“Most projects or experiments that cost around CHF10,000 are ignored, or done as a side project within a larger funding scheme,” Henry explains. “What we wanted to do was to give a platform for people who just want to run that one experiment or pilot project.”

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But can crowdfunding really help science projects like ftero to get off the ground, so to speak?

According to a report by the Lucerne University of Applied Sciences and Arts, the average level of funding raised per campaign across Swiss crowdfunding platforms in 2015 was CHF11,700. But in the realm of research and development, that’s not much – even for small or short-term projects.

However, the Lucerne researchers found that there are other, non-monetary advantages to crowdfunding, including the chance for project initiators to connect directly with their supporters, and draw attention to projects.

Henry’s experience with Science Booster confirms these findings.

“If you are a professional researcher, I think crowdfunding should be thought of not as a primary way to raise money, but as a way to gain visibility, to get people interested in your topic and connect with them, and to raise awareness for what you do,” he says.

The importance of such direct interactions is underscored in the Lucerne report by evidence that most reward-based crowdfunding (where supporters receive a token gift or service in return for their contribution) in Switzerland is a “local phenomenon”. The authors found that even though reward-based crowdfunding platforms like wemakeit are entirely online, the median distance between campaign initiators and their supporters is only about 12 kilometres (about 7.5 miles).

“People who give money usually do it because they know the [project initiators], because the project has something to do with an emotional aspect, or because they get something out of it,” explains Andreas Dietrich, a professor at the Lucerne School of Business and co-author of the report.

Unsurprisingly, this dependence on emotional affinity or connection means that highly obscure science is unlikely to form the basis of a successful crowdfunding campaign.

“I would argue 90% of scientific research will never get crowdfunding because it is too complex, too niche. The projects we see in Science Booster are related to food, health, energy, environment – these are things people can relate to and would be willing to support,” says Henry.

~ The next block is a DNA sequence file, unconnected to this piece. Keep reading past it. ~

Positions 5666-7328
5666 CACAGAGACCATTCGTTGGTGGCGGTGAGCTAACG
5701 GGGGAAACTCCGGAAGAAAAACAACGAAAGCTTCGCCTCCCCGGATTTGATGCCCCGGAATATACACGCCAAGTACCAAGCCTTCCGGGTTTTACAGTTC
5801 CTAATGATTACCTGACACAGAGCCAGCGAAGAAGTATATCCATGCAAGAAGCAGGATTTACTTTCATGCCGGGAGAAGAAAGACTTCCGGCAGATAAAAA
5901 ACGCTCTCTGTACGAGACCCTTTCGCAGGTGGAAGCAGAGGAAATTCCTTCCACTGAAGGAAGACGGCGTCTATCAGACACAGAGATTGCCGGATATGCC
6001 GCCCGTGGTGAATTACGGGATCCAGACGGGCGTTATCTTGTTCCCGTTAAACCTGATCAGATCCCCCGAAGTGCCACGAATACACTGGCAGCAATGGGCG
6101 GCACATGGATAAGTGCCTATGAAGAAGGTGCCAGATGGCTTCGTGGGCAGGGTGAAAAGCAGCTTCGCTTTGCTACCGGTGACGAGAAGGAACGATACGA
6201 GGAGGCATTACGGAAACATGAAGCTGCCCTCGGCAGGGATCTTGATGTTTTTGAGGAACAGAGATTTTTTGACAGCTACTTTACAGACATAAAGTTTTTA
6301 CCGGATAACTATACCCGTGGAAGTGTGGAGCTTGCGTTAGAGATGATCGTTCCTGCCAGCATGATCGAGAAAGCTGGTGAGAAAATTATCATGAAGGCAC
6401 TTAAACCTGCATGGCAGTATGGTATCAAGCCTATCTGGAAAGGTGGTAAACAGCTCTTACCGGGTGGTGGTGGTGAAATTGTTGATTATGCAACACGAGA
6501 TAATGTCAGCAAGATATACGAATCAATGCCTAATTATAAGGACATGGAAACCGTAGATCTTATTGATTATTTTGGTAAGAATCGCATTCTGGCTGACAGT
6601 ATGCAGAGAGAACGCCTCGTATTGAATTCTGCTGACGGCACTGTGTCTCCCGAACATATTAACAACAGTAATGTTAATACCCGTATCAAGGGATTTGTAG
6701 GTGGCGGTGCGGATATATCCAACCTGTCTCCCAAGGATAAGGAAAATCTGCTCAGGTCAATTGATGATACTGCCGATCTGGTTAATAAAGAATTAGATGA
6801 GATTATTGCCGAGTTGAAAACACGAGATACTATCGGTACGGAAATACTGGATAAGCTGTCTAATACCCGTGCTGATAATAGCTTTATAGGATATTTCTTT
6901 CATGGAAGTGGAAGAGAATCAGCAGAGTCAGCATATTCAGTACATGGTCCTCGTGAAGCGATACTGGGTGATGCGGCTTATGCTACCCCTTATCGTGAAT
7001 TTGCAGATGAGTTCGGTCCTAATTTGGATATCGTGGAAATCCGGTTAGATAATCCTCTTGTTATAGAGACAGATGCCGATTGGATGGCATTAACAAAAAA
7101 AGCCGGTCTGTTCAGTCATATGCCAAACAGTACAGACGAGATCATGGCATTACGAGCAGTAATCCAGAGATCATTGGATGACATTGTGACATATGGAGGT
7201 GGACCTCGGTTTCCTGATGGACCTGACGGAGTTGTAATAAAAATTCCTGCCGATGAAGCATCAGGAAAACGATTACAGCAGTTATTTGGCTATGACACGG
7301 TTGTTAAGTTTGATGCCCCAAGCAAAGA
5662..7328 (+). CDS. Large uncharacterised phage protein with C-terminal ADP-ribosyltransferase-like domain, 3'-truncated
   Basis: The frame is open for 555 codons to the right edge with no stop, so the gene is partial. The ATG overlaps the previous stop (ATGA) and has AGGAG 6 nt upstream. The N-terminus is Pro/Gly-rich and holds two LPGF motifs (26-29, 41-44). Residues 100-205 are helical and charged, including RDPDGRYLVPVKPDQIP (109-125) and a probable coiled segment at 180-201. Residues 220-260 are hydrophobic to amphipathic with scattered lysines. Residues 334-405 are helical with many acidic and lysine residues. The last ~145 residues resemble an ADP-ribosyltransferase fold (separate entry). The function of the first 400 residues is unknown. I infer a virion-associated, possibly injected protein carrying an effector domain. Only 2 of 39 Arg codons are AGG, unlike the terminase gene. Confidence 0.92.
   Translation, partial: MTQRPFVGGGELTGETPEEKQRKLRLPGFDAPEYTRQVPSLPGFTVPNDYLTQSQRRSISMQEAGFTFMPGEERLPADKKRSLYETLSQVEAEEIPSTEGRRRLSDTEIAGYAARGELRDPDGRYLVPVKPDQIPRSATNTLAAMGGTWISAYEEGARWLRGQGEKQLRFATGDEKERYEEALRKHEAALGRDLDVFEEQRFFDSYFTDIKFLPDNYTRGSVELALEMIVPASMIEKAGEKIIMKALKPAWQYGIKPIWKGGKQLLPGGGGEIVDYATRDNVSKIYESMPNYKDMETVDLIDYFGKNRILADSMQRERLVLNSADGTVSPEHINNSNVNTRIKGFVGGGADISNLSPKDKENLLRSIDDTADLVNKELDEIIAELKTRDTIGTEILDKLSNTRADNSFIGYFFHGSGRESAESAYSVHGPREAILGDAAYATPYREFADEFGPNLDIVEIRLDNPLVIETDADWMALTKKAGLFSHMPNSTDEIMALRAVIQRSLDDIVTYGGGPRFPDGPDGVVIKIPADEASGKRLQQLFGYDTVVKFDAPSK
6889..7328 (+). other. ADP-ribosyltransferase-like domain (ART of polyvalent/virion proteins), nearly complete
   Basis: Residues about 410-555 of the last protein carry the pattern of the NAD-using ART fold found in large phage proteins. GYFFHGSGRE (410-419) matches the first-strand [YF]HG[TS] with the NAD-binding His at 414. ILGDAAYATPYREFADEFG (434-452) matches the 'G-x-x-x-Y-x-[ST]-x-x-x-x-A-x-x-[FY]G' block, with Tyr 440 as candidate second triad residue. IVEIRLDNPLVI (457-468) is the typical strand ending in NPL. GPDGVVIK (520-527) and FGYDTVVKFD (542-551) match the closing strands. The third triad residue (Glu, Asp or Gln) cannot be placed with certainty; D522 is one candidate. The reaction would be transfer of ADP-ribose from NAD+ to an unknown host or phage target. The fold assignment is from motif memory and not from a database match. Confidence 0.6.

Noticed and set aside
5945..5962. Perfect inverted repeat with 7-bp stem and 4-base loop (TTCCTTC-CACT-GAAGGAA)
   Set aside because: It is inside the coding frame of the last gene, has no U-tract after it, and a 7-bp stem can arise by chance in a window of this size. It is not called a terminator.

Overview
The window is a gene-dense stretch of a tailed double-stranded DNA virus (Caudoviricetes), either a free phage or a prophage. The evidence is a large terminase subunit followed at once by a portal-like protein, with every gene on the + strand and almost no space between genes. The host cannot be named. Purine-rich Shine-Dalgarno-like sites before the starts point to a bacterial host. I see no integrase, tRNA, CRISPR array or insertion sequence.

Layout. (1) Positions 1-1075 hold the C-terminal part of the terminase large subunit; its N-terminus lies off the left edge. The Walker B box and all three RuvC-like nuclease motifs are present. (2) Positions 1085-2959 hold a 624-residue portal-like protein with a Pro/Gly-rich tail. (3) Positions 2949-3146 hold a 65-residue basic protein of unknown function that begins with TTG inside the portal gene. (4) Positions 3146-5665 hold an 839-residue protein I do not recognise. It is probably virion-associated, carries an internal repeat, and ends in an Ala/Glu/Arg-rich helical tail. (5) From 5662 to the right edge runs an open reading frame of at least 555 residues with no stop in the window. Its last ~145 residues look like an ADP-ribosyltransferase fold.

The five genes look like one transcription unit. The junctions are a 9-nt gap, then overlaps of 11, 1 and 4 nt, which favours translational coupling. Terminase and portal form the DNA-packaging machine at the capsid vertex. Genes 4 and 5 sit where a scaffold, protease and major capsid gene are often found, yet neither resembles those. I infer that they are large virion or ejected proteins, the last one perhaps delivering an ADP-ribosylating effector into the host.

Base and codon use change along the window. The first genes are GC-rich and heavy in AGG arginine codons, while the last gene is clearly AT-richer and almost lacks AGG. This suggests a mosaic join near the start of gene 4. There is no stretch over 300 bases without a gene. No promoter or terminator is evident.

Involving the public in funding science in this way can also mean that citizens – and not just academics and experts – can have a voice in choosing which ideas can potentially become a reality. But the impact of this on science remains to be seen.

“This is an experiment for everybody I think,” says Henry. “We are not taking over research funding, we are just exploring a new route. The unpredictability of that is where it gets interesting.”

Crowdfunding in Switzerland

According to the Lucerne University of Applied Sciences and Arts report, “Crowdfunding Monitoring Switzerland 2016”, crowdfunding has experienced a surge in popularity in Switzerland in recent years, going from 15 campaigns and CHF300,000 in overall funds in 2011, to 1,059 campaigns and CHF12.3 million in 2015. The most popular campaign categories include business and start-ups, music, social causes, and sport.

Despite this growth, crowdfunding is still a much more obscure means of funding in Switzerland than in other countries – particularly the UK and the USA.

“Switzerland is a small country with eight million people compared to 330 million in the US – it’s just a very different market,” explains Dietrich. “In Switzerland, we have a bank-based market for funding small and medium enterprises, while in the US it’s more capital-based. The step from capital-based funding to crowdfunding is much smaller. The mentality is also different: in terms of investing, people in the US trust more in giving money to start-ups, while in Switzerland people are more careful.”